2.50
Hdl Handle:
http://hdl.handle.net/10755/165375
Category:
Abstract
Type:
Presentation
Title:
GENDER DIFFERENCES IN SMOKING RELAPSE
Author(s):
Cooley, Mary E.; Blood, Emily; Hoskinson, Randall; Garvey, Arthur
Author Details:
Mary E. Cooley, PhD, RN, Nurse Scientist, Dana-Farber Cancer Institute, Boston, Massachusetts, USA, email: marycooley@dfci.harvard.edu; Emily Blood, Randall Hoskinson, and Arthur Garvey
Abstract:
Topic: As a result of increased tobacco use among US women, there has been an unprecedented rise in the incidence and mortality associated with lung cancer. In order to eliminate tobacco-related illnesses, effective smoking cessation interventions are needed. Although the number of studies examining gender differences has increased over recent years, there are still significant gaps in the knowledge related to smoking behavior among men and women. Purpose: Consistent with ONS research priorities, the purposes of this secondary analysis were to examine whether pre-cessation and post-quit-day-1 (D1) biopsychosocial (NRT dose, withdrawal, stress, mood, coping, social support, partner smoking), and behavioral (self-efficacy, motivation) factors associated with smoking relapse (SR) differed among men and women, and to examine potential differences in self-reported reasons for SR. Framework: The biobehavioral model of nicotine addiction was used to guide this study. Methods: Data were collected from 608 participants using standardized questionnaires. Salivary cotinine was used to confirm smoking abstinence. Descriptive statistics, chi-square, and time-to-event analysis were performed. Findings: Pre-cessation factors associated with time-to-relapse (TTR) among men were NRT dose, higher social stress and partner smoking, whereas women with NRT dose, higher financial stress and higher self-efficacy in positive affect situations were at greater risk for SR. In a combined model, only this effect of positive affect self-efficacy on TTR appeared to be marginally significantly different in men and women. The D1 factors associated with TTR in men were NRT dose and higher self-efficacy in negative affect situations. For women, dose, lower motivation, lower negative-affect, and higher self-efficacy in habitual-craving situations were associated with greater SR risk. In a combined model, the effects of self-efficacy in negative-affect and habitual-craving situations on TTR appeared to be significantly different in men and women. Analysis of self-reported reasons for early SR showed 24% of women and 37% of men identified smoking out of habit as the reason for SR. Another 24% of women identified negative affect as the reason for SR as compared to 14% of men. Results suggest that factors associated with SR may differ among men and women. Development and testing of gender-specific interventions are needed to increase long-term abstinence rates among women.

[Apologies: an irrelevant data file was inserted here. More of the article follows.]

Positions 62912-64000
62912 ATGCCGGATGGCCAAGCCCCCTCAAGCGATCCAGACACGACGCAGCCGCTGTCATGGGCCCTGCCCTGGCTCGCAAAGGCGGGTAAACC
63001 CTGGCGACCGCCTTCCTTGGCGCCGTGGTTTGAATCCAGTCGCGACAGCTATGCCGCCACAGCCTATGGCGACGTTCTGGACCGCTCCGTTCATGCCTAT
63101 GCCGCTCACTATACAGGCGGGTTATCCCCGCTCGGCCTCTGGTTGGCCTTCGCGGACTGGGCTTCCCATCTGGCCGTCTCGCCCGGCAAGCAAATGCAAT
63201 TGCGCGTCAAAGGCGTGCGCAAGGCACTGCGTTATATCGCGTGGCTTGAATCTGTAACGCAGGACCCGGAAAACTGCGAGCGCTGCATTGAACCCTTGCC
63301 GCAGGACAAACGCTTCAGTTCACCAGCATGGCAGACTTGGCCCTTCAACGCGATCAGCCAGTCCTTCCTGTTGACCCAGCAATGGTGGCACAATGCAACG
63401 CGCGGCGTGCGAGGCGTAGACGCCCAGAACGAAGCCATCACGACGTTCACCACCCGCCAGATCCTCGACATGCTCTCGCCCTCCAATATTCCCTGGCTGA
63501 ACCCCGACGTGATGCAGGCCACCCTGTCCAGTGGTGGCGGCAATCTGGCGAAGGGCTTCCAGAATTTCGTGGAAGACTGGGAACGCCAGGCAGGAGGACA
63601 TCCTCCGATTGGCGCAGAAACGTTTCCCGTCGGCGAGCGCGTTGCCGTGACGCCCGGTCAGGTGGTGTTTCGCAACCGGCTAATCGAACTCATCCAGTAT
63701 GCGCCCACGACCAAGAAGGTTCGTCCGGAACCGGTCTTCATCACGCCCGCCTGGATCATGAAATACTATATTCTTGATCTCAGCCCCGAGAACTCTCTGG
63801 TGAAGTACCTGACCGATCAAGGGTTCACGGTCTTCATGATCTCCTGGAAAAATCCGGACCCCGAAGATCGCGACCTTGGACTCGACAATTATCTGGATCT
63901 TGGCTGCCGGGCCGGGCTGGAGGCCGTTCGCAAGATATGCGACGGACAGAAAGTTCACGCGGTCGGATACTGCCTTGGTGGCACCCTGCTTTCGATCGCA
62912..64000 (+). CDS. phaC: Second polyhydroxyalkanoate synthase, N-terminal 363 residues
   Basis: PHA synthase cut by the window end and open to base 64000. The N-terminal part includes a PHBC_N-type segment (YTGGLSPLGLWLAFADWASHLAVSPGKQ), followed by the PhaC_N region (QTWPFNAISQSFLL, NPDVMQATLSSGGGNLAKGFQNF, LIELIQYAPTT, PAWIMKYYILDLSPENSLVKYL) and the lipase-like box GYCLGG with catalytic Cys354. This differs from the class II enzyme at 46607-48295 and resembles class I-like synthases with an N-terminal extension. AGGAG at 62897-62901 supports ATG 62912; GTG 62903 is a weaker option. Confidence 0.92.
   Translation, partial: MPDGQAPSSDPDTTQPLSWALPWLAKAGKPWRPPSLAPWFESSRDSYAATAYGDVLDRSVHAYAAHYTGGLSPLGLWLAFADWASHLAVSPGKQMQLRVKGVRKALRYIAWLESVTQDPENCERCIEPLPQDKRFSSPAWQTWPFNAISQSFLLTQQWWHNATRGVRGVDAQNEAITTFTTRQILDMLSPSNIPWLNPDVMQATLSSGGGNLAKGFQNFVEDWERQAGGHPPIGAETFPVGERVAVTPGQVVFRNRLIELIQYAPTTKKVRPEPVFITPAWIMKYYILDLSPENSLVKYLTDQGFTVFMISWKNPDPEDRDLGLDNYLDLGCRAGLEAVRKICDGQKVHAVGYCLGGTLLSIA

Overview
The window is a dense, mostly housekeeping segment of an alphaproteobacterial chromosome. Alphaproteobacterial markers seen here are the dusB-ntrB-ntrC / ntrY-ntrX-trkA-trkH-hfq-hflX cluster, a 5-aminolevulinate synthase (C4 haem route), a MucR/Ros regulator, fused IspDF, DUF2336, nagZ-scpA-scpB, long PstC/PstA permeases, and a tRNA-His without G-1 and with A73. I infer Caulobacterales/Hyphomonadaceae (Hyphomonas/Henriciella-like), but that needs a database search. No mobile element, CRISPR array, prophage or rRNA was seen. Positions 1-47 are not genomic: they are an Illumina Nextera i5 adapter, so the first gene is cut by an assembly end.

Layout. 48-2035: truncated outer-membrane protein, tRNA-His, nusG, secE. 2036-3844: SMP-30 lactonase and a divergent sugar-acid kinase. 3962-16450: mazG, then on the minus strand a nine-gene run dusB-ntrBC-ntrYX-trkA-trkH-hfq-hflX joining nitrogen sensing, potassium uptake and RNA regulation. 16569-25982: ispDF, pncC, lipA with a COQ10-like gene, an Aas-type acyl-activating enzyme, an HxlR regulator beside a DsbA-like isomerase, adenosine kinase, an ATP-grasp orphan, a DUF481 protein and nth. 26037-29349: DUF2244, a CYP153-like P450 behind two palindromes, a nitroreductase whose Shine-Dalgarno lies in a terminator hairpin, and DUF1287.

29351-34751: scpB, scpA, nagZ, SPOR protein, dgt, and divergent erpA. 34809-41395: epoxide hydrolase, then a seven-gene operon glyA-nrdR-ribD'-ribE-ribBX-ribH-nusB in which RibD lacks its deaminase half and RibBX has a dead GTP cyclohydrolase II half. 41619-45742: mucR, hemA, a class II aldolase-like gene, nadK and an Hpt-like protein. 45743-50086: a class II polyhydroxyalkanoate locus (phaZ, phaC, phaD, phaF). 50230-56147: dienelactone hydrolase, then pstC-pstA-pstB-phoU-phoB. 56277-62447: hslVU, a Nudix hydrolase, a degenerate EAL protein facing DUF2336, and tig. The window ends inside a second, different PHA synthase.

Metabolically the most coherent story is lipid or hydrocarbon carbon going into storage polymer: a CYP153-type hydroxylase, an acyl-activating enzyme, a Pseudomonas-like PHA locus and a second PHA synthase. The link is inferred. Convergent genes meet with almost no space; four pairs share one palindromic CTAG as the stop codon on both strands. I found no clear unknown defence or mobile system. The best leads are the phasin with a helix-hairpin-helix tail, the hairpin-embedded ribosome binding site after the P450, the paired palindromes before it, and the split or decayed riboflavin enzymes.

Repository Posting Date:
27-Oct-2011
Date of Publication:
27-Oct-2011
Conference Date:
2006
Conference Name:
31st Annual Oncology Nursing Society Congress
Conference Host:
Oncology Nursing Society
Conference Location:
Boston, Massachusetts, USA
Sponsors:
Funding Sources: National Cancer Institute.
Note:
This is an abstract-only submission. If the author has submitted a full-text item based on this abstract, you may find it by browsing the Virginia Henderson Global Nursing e-Repository by author. If author contact information is available in this abstract, please feel free to contact him or her with your queries regarding this submission. Alternatively, please contact the conference host, journal, or publisher (according to the circumstance) for further details regarding this item. If a citation is listed in this record, the item has been published and is available via open-access avenues or a journal/database subscription. Contact your library for assistance in obtaining the as-published article.

Full metadata record

DC FieldValue Language
dc.type.categoryAbstracten_US
dc.typePresentationen_GB
dc.titleGENDER DIFFERENCES IN SMOKING RELAPSEen_GB